At Total Health Systems of Clinton Township, Chesterfield, Washington, St. Clair Shores, and Center Line we are “a multi-disciplinary practice that provides both traditional medical and holistic therapies with a two-pronged ‘corrective’ and ‘wellness’ approach.” By focusing on correcting joint dysfunction and nervous system coordination with our chiropractic approach, and correcting muscle imbalance with our physical therapy services, we are able to transition our patients from a passive to active care model. By breaking down muscle using soft tissue techniques including massage, stretching, and joint mobilization, followed by a corrective exercise program, we are able to achieve our mission of long term health and wellness.
We also promote holistic health and wellness by making nutrition and supplement recommendations to improve the biochemical aspects of our patient’s health. In this approach, we are looking at the whole person, instead of treating individual conditions.
The healthcare industry is a slow moving pendulum that is swinging toward patient centered healthcare and preventative medicine. We treat patients with various musculoskeletal problems, as well as a myriad of disease states. Until recently, this “sickness model” has dominated the health-care system.
In this “sickness model,” we have seen the following:
• Products and services provided reactively to people with existing disease; and
• Products and services geared mostly for use after the disease has presented or developed.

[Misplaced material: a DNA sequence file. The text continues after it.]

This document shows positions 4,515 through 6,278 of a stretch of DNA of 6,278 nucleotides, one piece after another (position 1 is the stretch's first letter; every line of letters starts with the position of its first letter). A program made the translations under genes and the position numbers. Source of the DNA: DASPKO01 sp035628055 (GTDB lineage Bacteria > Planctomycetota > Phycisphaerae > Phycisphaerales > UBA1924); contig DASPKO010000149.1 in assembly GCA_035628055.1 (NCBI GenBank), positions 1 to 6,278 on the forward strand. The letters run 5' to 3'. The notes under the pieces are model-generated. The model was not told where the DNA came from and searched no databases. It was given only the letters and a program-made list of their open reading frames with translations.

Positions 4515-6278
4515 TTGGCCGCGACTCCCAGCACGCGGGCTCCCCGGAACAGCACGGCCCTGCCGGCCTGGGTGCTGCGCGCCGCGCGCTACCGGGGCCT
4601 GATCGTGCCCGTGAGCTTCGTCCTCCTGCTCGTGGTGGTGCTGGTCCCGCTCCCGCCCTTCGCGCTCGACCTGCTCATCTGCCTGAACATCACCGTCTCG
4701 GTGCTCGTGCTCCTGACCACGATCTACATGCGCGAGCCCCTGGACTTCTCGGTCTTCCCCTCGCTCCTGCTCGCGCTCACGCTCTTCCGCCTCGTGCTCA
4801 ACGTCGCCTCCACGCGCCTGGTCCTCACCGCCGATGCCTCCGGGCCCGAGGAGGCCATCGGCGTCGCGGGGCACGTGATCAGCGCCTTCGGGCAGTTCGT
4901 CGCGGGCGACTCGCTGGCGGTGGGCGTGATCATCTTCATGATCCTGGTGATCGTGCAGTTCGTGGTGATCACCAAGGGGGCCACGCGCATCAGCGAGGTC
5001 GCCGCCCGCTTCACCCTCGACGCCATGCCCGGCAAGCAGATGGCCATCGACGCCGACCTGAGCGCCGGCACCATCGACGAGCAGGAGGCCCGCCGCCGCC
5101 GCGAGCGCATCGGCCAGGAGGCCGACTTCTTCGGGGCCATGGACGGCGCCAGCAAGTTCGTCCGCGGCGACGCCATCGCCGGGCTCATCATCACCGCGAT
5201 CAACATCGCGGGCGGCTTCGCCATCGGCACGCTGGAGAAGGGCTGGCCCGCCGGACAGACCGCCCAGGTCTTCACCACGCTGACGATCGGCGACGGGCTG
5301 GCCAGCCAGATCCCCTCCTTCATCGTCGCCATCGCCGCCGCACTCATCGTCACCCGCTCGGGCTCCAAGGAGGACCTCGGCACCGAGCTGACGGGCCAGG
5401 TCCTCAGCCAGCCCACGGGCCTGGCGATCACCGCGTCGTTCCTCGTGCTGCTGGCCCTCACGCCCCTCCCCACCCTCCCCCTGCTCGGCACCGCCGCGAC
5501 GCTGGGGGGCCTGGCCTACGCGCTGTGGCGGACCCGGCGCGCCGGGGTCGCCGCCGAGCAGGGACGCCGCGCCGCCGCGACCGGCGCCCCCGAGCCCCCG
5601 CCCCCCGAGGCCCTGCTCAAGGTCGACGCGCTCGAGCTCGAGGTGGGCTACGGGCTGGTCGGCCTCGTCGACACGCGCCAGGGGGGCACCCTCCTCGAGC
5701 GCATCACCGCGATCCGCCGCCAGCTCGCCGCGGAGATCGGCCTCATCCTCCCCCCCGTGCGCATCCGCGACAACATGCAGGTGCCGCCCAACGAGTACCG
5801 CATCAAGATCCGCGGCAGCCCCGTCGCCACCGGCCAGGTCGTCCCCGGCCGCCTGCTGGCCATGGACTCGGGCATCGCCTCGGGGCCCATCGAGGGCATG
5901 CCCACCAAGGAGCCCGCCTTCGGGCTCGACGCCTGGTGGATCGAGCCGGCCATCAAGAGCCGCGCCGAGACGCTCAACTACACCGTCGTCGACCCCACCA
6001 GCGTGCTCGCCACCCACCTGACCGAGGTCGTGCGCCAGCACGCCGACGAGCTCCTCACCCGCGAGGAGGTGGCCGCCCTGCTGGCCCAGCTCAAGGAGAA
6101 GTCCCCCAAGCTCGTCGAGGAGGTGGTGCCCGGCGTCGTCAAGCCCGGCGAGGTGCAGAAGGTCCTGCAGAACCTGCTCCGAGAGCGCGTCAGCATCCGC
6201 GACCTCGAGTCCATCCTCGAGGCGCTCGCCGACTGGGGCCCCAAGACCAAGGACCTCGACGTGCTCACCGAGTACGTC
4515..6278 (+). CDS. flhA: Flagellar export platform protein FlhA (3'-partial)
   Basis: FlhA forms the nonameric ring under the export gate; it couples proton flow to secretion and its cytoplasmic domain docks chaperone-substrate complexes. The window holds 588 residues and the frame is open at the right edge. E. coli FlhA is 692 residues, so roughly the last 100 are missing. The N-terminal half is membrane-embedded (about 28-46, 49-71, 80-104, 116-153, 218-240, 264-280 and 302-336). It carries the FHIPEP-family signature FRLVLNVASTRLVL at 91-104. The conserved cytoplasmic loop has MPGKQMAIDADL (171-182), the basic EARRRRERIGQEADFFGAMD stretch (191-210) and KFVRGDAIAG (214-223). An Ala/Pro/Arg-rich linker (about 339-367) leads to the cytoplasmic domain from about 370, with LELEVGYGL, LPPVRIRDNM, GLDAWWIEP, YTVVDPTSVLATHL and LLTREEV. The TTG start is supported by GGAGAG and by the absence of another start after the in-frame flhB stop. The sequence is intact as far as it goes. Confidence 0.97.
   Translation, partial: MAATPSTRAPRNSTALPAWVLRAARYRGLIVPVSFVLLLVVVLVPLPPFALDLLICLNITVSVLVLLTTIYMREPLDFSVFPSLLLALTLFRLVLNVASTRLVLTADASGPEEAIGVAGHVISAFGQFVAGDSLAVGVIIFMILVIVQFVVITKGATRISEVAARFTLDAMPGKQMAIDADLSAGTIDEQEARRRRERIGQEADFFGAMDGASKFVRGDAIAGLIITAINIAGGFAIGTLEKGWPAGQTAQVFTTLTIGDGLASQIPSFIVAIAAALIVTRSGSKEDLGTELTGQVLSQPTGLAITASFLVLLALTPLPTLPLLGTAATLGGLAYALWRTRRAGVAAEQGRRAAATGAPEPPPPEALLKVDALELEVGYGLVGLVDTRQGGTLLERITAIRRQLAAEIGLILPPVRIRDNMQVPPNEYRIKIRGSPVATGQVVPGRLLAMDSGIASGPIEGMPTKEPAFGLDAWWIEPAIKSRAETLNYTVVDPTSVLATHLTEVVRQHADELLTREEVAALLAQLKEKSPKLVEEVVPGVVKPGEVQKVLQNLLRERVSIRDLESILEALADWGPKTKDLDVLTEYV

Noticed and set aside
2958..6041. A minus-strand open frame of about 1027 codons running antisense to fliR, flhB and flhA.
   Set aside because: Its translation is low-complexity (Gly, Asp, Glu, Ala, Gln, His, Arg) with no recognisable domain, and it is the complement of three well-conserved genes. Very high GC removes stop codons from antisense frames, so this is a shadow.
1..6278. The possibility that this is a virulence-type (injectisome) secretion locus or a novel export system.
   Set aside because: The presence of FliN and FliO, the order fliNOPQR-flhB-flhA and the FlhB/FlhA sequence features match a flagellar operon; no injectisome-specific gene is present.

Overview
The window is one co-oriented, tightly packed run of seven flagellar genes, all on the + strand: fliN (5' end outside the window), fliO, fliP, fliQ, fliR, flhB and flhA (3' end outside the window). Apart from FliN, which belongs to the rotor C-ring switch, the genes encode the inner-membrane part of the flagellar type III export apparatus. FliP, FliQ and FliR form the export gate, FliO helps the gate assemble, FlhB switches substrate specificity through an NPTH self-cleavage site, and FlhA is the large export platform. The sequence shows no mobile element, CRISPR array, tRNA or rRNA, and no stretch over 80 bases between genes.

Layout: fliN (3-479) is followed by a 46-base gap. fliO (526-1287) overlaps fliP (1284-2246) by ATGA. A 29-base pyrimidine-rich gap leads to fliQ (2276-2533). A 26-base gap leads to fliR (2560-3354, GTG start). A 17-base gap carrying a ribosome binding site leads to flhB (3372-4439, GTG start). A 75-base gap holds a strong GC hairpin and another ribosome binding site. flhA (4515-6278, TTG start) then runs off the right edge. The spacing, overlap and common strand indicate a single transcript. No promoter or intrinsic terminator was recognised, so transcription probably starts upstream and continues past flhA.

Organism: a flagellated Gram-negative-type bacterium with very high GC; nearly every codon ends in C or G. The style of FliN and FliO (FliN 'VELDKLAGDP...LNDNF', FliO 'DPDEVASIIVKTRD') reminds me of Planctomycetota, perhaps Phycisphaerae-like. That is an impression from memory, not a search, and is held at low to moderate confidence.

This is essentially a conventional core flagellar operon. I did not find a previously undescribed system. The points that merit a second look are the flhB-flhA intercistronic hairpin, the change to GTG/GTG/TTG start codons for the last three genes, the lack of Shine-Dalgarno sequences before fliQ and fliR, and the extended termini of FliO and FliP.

We treat those patients who actively seek out the “sickness model” of healthcare, while promoting the “wellness model” to them as a viable option if they choose it.
In the paradigm shift to the “wellness model,” we are now seeing:
• Individuals proactively involved in their own health
• Companies proactively involved in their employees’ health and wellness
• Products and services provided proactively to healthy people to make them feel better, slow aging, actively prevent disease from developing, or to detect and treat disease early
Americans tend to see themselves as healthy until they are actively sick, according to results of a new survey. The difference between their perceptions and reality may put their well-being at risk. According to Dr. Charles Schutz, chief medical officer of Destiny Health, which sponsored the survey, “More than anything, the study shows the need for a new definition for the word ‘healthy.’